What is “hot oil”?
“Hot oil” is not a technical aromatherapy term, but a phrase created amongst essential oils users or companies to depict essential oils that can cause a hot or warming, or even burning and irritating sensation when applied to the skin, especially when not diluted appropriately. Examples of “hot oils” may include Cinnamon, Clove, Oregano, Lemon Myrtle or Lemongrass where application may cause a hot or burning sensation, especially when not diluted appropriately. Another example of this is Peppermint’s cooling sensation that can be too intense for some people. These generally are essential oils that require heavy dilution to ensure their safety on the skin and to avoid adverse reactions.

If you experience a hot or burning sensation or develop a rash, according to the Tisserand Institute, wash the skin in an unperfumed soap and water, then expose the affected area to air to allow for the essential oil to evaporate. After this, an oatmeal bath may assist to sooth the area, along with application of a barrier cream (unscented) or carrier oil. If irritation persists, seek medical attention.

Heritage Oils recommends always highly dilute these essential oils if applying them to the skin, and avoid using them in a hot bath. See the individual essential oil pages for further safety information.

What if I experience skin discomfort or irritation?
If discomfort or irritation, redness or itching occurs, stop using the essential oil immediately. Some essential oils can irritate the skin, especially if they aren’t sufficiently diluted, or where old/oxidised essential oils are used. According to the Tisserand Institute, wash the skin in an unperfumed soap, then rinse under running water. Expose the affected area to air to allow for the essential oil to evaporate (avoiding direct sunlight). After this, an oatmeal bath may assist to sooth the area, along with application of a barrier cream (unscented) or carrier oil. If irritation persists, seek medical attention.

Another adverse reaction to essential oils to be aware of is sensitisation. This is where the body sets up an immune response to an essential oil, which can lead to an allergic reaction. This reaction can be immediate but more commonly it is a delayed reaction, meaning it may occur after several uses, and the reaction may worsen with further usage. This unfortunately means that it is likely that the individual will be sensitive to that particular essential oil on an ongoing basis.

The best preventative of skin irritations and sensitisation when using essential oils is to not use undiluted essential oils on the skin, be aware of which essential oils pose a greater risk than others and use them with caution on the skin and in the bath, avoid using the same essential oils for long periods of time.

For further information on adverse reactions and what to do if you experience one, the Tisserand Institute website is an excellent resource – https://tisserandinstitute.org/safety/what-to-do-when-experiencing-an-adverse-reaction/

Can essential oils be applied to sensitive areas?
Heritage Oils recommends avoiding the use of essential oils on sensitive areas such as eyes, ears, genitals, inside the nose, or delicate mucus membranes with essential oils.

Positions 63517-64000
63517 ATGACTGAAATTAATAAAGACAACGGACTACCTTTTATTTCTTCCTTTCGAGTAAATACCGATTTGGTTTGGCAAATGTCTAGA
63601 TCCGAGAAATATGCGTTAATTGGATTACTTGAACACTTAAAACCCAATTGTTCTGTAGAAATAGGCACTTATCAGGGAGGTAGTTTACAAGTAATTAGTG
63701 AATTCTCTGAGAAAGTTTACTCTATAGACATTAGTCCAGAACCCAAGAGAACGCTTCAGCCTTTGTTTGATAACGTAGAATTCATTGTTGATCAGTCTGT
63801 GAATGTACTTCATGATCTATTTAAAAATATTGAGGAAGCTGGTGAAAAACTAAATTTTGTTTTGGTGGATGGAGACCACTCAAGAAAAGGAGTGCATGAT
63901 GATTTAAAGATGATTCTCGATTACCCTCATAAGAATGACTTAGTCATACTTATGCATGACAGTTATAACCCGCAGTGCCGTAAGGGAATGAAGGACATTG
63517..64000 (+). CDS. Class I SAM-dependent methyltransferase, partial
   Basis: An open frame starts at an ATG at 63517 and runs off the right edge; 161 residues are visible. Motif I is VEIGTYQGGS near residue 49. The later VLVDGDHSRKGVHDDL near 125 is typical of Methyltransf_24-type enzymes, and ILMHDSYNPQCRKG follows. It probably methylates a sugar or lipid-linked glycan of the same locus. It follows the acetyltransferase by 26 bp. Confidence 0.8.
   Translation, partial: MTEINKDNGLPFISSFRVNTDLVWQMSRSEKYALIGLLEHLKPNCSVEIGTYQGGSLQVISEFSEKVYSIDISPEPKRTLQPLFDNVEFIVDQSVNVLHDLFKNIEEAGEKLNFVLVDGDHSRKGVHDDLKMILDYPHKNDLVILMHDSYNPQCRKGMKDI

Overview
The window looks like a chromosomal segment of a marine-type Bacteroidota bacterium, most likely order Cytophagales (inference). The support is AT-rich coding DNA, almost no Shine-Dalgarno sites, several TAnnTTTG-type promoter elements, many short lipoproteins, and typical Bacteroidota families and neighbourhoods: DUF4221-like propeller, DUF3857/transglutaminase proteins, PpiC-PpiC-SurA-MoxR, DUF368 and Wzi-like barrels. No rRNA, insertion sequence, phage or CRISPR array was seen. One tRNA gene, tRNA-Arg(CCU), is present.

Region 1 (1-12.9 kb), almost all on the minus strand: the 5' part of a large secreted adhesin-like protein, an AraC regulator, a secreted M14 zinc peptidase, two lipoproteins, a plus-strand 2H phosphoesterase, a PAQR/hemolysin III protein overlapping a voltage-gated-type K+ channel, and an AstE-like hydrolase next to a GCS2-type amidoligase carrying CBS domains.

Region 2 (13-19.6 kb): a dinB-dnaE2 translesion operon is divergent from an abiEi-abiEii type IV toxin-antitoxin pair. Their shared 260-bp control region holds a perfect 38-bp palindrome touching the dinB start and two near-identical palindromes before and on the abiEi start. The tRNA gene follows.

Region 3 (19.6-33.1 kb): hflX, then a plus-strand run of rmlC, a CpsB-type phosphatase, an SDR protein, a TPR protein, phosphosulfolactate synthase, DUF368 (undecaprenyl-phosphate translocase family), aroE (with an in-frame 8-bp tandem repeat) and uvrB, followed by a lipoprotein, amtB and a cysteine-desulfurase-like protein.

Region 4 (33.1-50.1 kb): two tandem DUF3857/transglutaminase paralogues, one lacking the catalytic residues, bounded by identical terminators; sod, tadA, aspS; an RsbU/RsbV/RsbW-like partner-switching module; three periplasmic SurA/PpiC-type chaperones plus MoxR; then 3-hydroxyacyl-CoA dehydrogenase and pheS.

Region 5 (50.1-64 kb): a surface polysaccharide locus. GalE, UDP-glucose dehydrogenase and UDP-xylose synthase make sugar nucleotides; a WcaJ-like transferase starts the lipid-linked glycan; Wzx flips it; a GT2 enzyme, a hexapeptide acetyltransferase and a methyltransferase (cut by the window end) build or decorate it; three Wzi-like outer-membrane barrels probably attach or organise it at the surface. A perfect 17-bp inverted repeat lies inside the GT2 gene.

How often can essential oils be applied? How much do I use?
Essential oils are concentrated and very powerful, so we suggest to start low and go slow. Excessive use of essential oils may increase the risk of adverse reactions. How much to use and how often depends on what you are using your essential oils for. For products used daily or often, such as face or body products, low dilution rates are recommended. Also we recommend taking regular breaks from these products and to swap the essential oils used around often. For a topical product that is for short term usage, such as for a sore muscle or upset stomach, a slightly higher dilution rate can be utilised given that the product is being used acutely. See our section on Dilution for further information on different applications and dilution rates.

Can essential oils be used during pregnancy or while nursing?
Heritage Oils strongly recommends seeking the advice and recommendations of a suitably qualified healthcare professional or Aromatherapist before using essential oils, especially if you are in the first trimester. It is important to know that there are certain times during pregnancy, such as the first trimester, when some Aromatherapists suggest essential oil usage is not recommended. There are also essential oils that are not recommended for usage during pregnancy or whilst breastfeeding.

Can essential oils be used on children?
Many essential oils are safe and appropriate for use on and with children.

Some oils are too strong for children to inhale or use topically, therefore we suggest approaching with caution and researching which may be safe to use with your child, and to always dilute appropriately before using on their sensitive skin.

For example, whilst wonderful respiratory support essential oils, the Eucalypts (for example kochii, polybractea and radiata) and Peppermints are cautioned for usage on or around the face of infants and young children because the 1,8-cineole in the Eucalypts and the menthol in Peppermint can slow breathing in some children, and can cause neurological issues.

We recommend avoiding essential oils on babies under 6 months and to try hydrosols first with children aged up to 2 years before using essential oils topically.

Some general guidelines for essential oil usage for children follows.  If your child is on the lower end of the age range, use the lower dilutions rates.  See our section on Dilution for further information.

6-24 months – up to 0.5% – 1 drop of essential oil in 10mls of carrier oil. We recommend trying hydrosols first.

2 to 6 years – up to 0.5-2.0% – 1-4 drops of essential oil in 10mls of carrier oil

6 to 15 years – up to 1.0-3.0% – 1-6 drops of essential oil in 10ml of carrier oil